7 Emotional Stages Of Holiday Shopping When You Have No Money

As soon as Thanksgiving is over, the panic starts to set in. You were able to ignore the Christmas trees and the menorahs in early November, dismissing them as premature.

But now that the turkey is fully out of your system, it’s time to face the jingle-bell-laden music.

It’s the holiday season, and your loved-ones-to-money ratio is way off. You know you should be happy – the song does say it’s the most wonderful time of the year – but you’re paralyzed by the anxiety of gift-giving.

Get ready to cope with these seven stages of holiday shopping when you have no money.

Stage 1: Online In-Person?

When you were a kid, holiday shopping translated to your mom dragging you from store to store, amid a sea of other children suffering the same fate.

The mall was your de facto gift-buying destination, unless you were rich enough to shop in catalogs (aka the bougie, paper-version of Amazon).

But now, we have two options: 1) Pick out gifts with your own two hands, or 2) select them with the click of your mouse.

Sure, online shopping seems easier at first. But your seemingly limitless options can become overwhelming, and it’s almost impossible to know how something is going to fit or how well-made it is.

Let’s face it: Neither is an anxiety-free option.

Stage 2: Sky’s The Limit

At the beginning of the holiday shopping process, the spirit of the season flows through your veins. You feel like Oprah circa 2004. YOU get an iPad! YOU get Bluetooth speakers! YOU get the full "Harry Potter" series!

Your search for gifts isn’t yet tainted by the lens of money. You’re motivated by love. You want your family and friends to have the best and get everything they want.

Stage 3: Crap, Most Of Those Presents Are For Me

You’re feeling accomplished at this point. You have bags in hand, packages in the mail. And then you review your purchases and realize 75 percent of what you've bought is for yourself, not your loved ones.

It’s just so tempting. You’re out in the retail world, looking at all the amazing products on store shelves. Who knows what people are going to get you for the holidays? Why risk it? You want the gifts you already know you like.

You need to keep your eyes on the prize, though. No more self-gifting (unless it’s on super sale).

Stage 4: OMG, I’m Broke

After you’ve bought your parents a smart TV and gone HAM on your best friend’s gift basket, you take a look at your bank account. And then you grab a paper bag because you’re hyperventilating.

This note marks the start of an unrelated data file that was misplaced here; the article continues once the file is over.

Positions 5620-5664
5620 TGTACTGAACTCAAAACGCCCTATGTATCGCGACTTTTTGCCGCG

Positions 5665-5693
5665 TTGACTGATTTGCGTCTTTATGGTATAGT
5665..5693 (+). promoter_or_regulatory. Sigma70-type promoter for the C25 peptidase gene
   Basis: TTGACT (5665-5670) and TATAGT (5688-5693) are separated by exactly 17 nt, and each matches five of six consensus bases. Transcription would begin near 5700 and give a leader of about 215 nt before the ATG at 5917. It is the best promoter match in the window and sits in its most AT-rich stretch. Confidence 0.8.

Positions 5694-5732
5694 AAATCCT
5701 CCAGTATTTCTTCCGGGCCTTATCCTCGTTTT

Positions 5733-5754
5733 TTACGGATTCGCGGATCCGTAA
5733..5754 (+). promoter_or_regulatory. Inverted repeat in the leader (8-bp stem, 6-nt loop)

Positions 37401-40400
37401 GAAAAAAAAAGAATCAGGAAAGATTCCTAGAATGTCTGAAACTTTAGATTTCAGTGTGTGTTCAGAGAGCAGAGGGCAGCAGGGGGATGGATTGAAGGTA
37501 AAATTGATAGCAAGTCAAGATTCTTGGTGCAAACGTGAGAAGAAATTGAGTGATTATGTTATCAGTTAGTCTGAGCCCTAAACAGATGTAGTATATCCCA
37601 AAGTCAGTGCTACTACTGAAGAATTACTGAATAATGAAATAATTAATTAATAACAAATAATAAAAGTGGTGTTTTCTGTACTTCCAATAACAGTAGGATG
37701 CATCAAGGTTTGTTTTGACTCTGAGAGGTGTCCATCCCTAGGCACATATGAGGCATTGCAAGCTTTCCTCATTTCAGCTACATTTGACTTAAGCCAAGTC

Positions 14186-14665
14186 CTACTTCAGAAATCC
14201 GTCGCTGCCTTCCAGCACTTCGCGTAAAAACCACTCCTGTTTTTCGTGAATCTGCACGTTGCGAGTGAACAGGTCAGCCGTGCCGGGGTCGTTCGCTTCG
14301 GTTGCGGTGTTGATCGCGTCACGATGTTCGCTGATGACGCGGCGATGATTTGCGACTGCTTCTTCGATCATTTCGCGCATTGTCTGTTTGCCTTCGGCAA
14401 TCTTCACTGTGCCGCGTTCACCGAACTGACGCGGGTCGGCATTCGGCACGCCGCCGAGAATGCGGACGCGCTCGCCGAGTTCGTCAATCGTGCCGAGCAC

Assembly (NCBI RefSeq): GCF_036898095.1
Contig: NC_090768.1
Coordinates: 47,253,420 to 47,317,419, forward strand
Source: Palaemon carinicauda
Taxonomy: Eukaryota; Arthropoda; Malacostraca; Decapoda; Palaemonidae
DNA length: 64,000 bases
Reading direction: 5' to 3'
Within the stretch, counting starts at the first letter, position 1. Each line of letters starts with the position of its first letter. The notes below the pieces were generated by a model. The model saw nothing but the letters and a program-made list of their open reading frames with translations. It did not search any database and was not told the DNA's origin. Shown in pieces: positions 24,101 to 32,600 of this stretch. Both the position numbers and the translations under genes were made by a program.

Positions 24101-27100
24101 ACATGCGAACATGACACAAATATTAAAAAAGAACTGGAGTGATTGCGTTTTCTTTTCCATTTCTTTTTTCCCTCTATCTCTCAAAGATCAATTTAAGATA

How could you let love blindly lead you into bankruptcy? Why did you forget that, after taxes and benefits, your paychecks are barely able to pay for shelter and food, let alone expensive gifts?

Are you going to need to moonlight as one of Santa’s elves to be able to pay for the rest of your Christmas gift list?

The future is bleak. This is the stage that does the most damage to your heart and your lifespan.

Stage 5: I No Longer Trust My Gift-Giving Skills

Your discouragement from being broke has bled into your ability to choose the right gift for the people on your shopping list. All self-confidence has been chucked out the window along with your money.

You were thinking about getting your mom that sweater, but now you’re worried about whether you have her size right. You were mulling that Batman video game for your brother, but now you can’t remember if the posters on his wall feature DC or Marvel superheroes.

Do you even know anyone anymore? Did you ever know anyone in the first place? Where did that hyperventilating paper bag go?

Stage 6: Thank God For These Coupons

If you hadn’t charged you and your friends’ Rihanna concert tickets to your cash-back credit card earlier this year, every friend would be receiving a fake gift card for “free hugs.”

The only things saving you from going completely bankrupt during the holidays are your coupons, rewards points and gift cards. You don’t want to use all of your free money on everyone else, but you hardly have a choice.

Stage 7: Why Do I Have So Many Friends And Loved Ones?

Yes, the holidays are a time to give back to your friends and loved ones. Yes, the season should be filled with love and gratitude. It should be, but then the resentment starts to bleed through.

While shopping for the holidays, you can’t help but wonder why you’ve chosen to surround yourself with so many wonderful people you want to spoil. You start to think about where you can trim the friend fat, and which relative won’t guilt-trip you for a gift-less card.

Your bank account can’t handle all the people you love.

Of course, these woes will melt away when you and yours are together. Because, despite all the anxieties surrounding money and credit card statements, the holidays remind us that all of the problems were really just rooted in love.

When you’re going through the emotional stages of holiday shopping, hit up T-Mobile for new gifts and new deals, all season long. There’s a perfect gift for everyone on your list just waiting to be unwrapped.